Want to go to graduate school in Psychology? Here are some things you should know.
Many psychology careers require graduate training. If you want to be a counselor or clinical psychologist, administer and interpret psychological tests, teach psychology courses in high schools, community colleges or universities, or conduct research, you will need to continue your education beyond the Bachelor's degree in Psychology. Depending on your career goals, you may need to earn a Master's degree or Ph.D. in Psychology, Counseling, or Social Work.
If you have a career goal in mind, but are unsure what type of training you will need, you can start by talking to your psychology advisor. He or she can help identify the types of graduate programs relevant to your career goals. Don't hesitate to consult with your advisor, even if your goals are vague; he or she can also help you clarify your goals. Another good approach is to contact someone who currently works in the job you would like to have (e.g., if you want to be a school counselor, contact your former high school counselor). He or she will be very aware of the types of educational degrees and experiences that are valued in his or her chosen field. A third possibility is to contact the personnel office at the business or organization where you would like to work, and ask them what types of qualifications they look for when hiring people for the job you would like to have. Also, check out this Careers in Psychology website for more information about career options.
It is important to plan, as early as possible, if you are interested in attending graduate school. Getting into a graduate program is much more competitive than getting into an undergraduate program. In most clinical or experimental psychology Ph.D. programs, graduate students are paid as teaching or research assistants and are usually also provided with tuition wavers. Thus, getting into a Ph.D. program is competitive because graduate programs can only afford to support a limited number of graduate students. In contrast to Ph.D. programs, paid positions and tuition wavers are much less common in Master's or PsyD programs. However, entry into these programs is still also competitive. At any level of graduate training, faculty members can only successfully mentor a few graduate students at a time. When deciding which applicants to admit, several factors are taken into consideration:
Academic performance as an undergraduate (overall GPA and major GPA) is evaluated by all graduate programs. If your GPA is under a 3.0, you may have difficulty being admitted to a graduate program, unless you have other strong evidence of your academic potential. The most competitive graduate programs require much higher GPAs. If you are interested in graduate training, but have a low undergraduate GPA, you might want to take a few graduate courses after graduation to demonstrate your potential for graduate school before formally applying to the graduate programs you want to attend.
Most graduate programs also require that applicants take a test, the General Record Examination (GRE). The test is similar to the tests you took when applying for college (e.g., SAT or ACT). You can find information about how to register for the test at the GRE web site. In addition to the general GRE, some programs will require you to take a subject-specific version of the GRE that evaluates your knowledge of content within the domain of psychology.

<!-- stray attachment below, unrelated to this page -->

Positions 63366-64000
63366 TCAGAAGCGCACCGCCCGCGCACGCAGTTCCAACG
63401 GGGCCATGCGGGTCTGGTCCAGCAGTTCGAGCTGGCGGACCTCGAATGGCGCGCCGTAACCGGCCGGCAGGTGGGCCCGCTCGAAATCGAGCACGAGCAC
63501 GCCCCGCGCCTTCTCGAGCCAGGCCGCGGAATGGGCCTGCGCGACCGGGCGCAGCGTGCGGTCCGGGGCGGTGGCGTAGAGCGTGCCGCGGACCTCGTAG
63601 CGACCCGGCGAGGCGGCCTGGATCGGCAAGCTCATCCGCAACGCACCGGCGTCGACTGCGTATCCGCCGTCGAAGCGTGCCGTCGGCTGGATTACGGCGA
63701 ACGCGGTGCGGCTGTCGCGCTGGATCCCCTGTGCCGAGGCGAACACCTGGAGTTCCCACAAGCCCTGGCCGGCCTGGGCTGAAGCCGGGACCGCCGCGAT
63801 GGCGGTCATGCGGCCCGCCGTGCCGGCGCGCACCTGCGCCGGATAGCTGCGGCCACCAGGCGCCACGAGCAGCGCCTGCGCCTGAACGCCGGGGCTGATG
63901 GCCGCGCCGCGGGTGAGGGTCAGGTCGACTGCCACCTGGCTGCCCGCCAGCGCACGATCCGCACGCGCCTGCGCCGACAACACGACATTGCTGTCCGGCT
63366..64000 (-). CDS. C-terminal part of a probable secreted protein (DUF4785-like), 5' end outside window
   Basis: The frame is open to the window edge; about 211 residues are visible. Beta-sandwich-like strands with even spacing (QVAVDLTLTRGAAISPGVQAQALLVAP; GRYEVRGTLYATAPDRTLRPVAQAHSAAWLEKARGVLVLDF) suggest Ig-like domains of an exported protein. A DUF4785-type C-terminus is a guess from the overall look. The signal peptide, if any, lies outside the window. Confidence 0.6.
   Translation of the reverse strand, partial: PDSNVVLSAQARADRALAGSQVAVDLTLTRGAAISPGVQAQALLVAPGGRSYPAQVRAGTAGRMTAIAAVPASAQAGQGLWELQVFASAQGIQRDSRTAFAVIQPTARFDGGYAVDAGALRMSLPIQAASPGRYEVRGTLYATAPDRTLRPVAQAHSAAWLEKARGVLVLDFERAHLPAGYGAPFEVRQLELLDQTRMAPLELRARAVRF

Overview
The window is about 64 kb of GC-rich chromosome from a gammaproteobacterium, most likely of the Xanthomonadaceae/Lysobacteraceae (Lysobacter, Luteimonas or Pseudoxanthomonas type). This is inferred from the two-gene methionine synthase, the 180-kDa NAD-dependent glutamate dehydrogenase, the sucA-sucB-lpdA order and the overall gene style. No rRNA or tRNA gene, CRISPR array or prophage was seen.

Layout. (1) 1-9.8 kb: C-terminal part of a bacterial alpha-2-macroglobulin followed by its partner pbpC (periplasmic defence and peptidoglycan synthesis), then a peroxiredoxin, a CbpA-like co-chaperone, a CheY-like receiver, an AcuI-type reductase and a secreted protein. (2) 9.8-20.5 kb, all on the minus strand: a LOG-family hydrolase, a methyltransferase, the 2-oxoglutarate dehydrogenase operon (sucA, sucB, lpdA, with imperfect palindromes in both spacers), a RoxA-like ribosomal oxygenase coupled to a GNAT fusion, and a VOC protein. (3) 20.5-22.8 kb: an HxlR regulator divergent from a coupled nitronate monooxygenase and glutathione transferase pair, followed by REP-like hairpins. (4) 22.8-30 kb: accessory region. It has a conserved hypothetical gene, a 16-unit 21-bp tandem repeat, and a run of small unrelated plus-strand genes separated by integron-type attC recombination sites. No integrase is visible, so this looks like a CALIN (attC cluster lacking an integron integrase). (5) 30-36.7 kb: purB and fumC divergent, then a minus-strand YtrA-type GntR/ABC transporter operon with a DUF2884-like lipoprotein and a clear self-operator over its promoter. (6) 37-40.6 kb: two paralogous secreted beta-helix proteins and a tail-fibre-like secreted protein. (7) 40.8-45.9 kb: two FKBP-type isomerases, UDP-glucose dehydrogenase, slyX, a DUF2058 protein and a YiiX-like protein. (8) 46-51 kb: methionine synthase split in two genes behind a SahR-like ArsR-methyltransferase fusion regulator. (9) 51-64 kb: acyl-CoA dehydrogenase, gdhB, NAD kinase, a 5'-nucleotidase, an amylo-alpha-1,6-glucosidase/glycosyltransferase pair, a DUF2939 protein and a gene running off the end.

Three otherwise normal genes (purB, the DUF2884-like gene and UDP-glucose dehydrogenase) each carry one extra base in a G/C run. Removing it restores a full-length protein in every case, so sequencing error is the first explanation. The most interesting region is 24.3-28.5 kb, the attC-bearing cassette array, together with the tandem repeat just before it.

A good GPA and good GRE scores are important for getting your foot in the door, but these two alone are usually not enough to get you into graduate school. Most graduate programs look for additional, out of classroom experiences. In particular, students applying to Ph.D programs in Clinical Psychology or Experimental Psychology are expected to have "hands-on" research experience, which can include data collection, scoring and analysis, reading research articles, involvement in research design, and writing and presenting research reports. Given that research experience is heavily weighted in admission decisions, it is important to get involved in research early on - you should not wait until your senior year to seek out research opportunities. Extended experience in a research laboratory will not only provide you with a more impressive application for graduate school, most important, it will also help you define your interests and will prepare you for success in graduate school. (For more information about how to get involved in research, see "Research Opportunities for Undergraduates.") Many programs are also interested in whether applicants have volunteer experience in their chosen field. In general, evidence that you have thoughtfully considered your options, and have a realistic view of your chosen field, will strengthen your graduate application.
Graduate programs also require letters of recommendation. Although some programs may be interested in having a letter from an employer or agency where you volunteered, almost all programs require one or more letters from faculty familiar with the applicant. It is therefore important to identify faculty who know you and who can write you a strong letter of recommendation for graduate school (e.g., you worked in their research lab; did well in their course; they are your academic advisor). This is yet another important reason to get involved in research. The Undergraduate Psychology Office (Kent Hall, room 142A) has books about graduate programs in psychology and the GRE. You are welcome to stop in to read the books. For more information about graduate training in psychology, applying to graduate programs, etc., please explore the links below.
The Undergraduate Psychology Office (142A Kent Hall) has books about graduate programs in psychology and the GRE. You are welcome to stop in to read the books.